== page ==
A conservatory can be a great addition to your home, both in terms of adding extra value and providing you with additional space. Whilst many people love the warmth of a sunny conservatory in the summer, ironically they can also get too hot and stuffy on very warm days! But help is at hand…
If you’re looking for the perfect way to balance the temperature of your conservatory all year round, then the right blinds could be your answer.
Blinds and shutters are available in a variety of different forms and there are some excellent options available to help control the temperature in a conservatory. Some can even help dull noise too – a bonus if you’re near a busy road – and having blinds can help reduce fading on furniture, flooring or wallpaper from constant exposure to the sun.
Fancy trying blinds? Here’s the lowdown on some of the popular options available.
A popular choice for modern and contemporary conservatories are Duette® blinds. These nifty blinds are cleverly designed to help you gain a constant temperature all year round – not just in the summer.
What’s more, they look good too. Unlike traditional blinds, Duette® blinds are made with a honeycomb structure. The side of the blinds that comes into contact with the window has a special coating added to it that helps improve their energy efficiency even more.
Studies have shown that these blinds:
Reflect up to 78% of the warmth from the sun
Block up to 99% of UV rays, so reduce furniture or wallpaper from fading
Retain heat by up to 46%
Help reduce energy bills by up to 25%
The French are onto a good thing with their love of shutters! They’re a great way to keep a conservatory cool in the summer, yet warm in the winter, and they look super sleek and stylish.
They’re particularly popular at the moment and can be an effective way to reduce both heat and glare in your conservatory in the summer, but still help the room feel cosy in the winter.
The LifeTime shutter from Thomas Sanderson is made from lightweight uPVC and are guaranteed not to distort, crack, fade or chip. They’re so sure of their durability that they come with a 25 year guarantee.
If it’s the heat coming in through the top of your conservatory that’s a particular problem, then roof blinds are a good option.
Different forms of roof blinds are available, including pleated blinds with Solartex or Duette® blinds.
The Solartex blinds are designed with non-metallic backing, so they let the light in, but help prevent unwanted glare. They’re operated easily with the use of a telescopic pole and the pleats are designed so that they lie flat in the roof and give a fresh and clean look.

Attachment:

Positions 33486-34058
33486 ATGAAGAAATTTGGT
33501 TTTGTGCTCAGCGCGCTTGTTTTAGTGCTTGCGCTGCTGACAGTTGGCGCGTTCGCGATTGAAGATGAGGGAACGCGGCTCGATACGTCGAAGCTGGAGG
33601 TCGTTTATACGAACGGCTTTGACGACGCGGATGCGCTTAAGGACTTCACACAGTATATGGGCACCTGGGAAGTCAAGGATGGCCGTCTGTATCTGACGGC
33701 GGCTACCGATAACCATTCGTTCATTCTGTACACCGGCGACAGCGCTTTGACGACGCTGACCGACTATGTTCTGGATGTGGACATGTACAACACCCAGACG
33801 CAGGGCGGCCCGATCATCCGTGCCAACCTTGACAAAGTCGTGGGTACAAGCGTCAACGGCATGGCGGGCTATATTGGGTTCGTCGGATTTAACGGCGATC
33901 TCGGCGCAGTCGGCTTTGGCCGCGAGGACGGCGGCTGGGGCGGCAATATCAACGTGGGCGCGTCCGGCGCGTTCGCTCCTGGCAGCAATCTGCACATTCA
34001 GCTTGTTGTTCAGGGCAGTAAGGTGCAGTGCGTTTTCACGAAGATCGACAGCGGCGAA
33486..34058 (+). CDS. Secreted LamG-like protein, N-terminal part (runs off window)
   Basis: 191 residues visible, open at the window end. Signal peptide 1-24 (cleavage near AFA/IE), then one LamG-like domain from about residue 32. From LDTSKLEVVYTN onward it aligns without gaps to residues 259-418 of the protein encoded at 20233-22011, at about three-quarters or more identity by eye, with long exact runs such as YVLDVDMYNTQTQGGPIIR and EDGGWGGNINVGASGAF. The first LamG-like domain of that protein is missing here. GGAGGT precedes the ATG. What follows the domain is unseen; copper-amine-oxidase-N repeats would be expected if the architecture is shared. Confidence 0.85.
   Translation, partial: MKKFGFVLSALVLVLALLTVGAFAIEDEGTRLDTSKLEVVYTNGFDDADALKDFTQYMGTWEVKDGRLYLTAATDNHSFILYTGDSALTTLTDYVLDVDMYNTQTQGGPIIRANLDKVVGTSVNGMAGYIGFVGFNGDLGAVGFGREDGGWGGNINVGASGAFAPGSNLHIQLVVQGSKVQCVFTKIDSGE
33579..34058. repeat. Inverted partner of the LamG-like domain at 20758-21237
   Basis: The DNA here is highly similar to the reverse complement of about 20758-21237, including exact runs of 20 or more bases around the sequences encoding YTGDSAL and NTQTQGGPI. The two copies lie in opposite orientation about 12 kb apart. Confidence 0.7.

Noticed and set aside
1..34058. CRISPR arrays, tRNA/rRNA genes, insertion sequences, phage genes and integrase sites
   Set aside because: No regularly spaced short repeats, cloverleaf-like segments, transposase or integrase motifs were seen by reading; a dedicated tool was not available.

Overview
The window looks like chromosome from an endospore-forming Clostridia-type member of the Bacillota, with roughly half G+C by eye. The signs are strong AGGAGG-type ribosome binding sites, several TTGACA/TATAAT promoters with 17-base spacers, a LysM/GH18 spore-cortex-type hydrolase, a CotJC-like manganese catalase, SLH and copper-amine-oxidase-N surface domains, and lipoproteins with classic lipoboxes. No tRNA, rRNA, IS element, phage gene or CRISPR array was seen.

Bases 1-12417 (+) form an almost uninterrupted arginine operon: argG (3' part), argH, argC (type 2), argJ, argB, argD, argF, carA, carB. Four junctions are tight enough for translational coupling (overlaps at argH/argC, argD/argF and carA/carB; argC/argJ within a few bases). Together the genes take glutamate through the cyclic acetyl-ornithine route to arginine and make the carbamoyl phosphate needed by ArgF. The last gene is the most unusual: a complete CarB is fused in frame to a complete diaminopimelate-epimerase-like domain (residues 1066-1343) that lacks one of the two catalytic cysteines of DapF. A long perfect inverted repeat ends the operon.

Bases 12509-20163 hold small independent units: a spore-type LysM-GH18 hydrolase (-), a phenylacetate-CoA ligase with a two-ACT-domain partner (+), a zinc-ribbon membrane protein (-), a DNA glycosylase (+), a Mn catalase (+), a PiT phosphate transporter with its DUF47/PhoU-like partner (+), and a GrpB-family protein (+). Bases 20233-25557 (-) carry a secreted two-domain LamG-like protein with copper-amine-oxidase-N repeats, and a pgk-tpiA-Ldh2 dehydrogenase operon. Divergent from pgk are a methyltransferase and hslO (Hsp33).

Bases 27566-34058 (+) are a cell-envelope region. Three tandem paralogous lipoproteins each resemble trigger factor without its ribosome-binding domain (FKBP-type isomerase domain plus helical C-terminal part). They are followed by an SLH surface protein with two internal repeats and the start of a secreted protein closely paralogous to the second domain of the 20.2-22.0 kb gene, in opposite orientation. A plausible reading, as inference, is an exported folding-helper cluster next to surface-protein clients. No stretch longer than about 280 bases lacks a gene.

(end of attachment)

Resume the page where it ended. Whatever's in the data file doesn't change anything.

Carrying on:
Choosing a conservatory blind company
Getting the look right, as well as the function, is something that’s often a key priority. You want the right style of blinds or window coverings to fit with your décor, and ideally something that won’t date or go out of fashion quickly.
For a professional finish, it’s a good idea to opt for a company who’ll fit the blinds for you too. It saves an enormous amount of hassle, especially if you’re not a fan of DIY, and ensures that your windows are measured by an expert in the first place.
Companies such as Thomas Sanderson offer a free measure and fit, as well as a design service. Their products are all handcrafted and individually made to fit your windows.
It’s not necessarily the cheapest company to buy from, but they’ve been a leading light in the industry for around 25 years and it can pay to opt for a quality service. What’s more, you don’t have to have one type of blinds or shutters – you can opt for both or a mix of several different types. They’ll help you asses what will work best for your needs.
For more ideas on making your conservatory a room you can use all year round, check out the tips in this helpful video:
As much as it’s good to focus on the inside of your home, the outside matters too. The finish of your windows and doors can make a strong impact, adding to the character, style and charm of your home.
A lot of homes these days have uPVC windows, but wooden window frames are just as good. I’ll admit that I used to be a little wary of them, assuming that the upkeep and longevity of wood window frames would be worse than uPVC. But having moved to a home with wooden windows and doors, I’ve gradually been convinced otherwise.
Rather than being a poorer alternative to uPVC, good quality wood window frames can last twice as long. Plastic windows can become discoloured and brittle with age, wear and exposure to the sun, yet wood can be more easily maintained.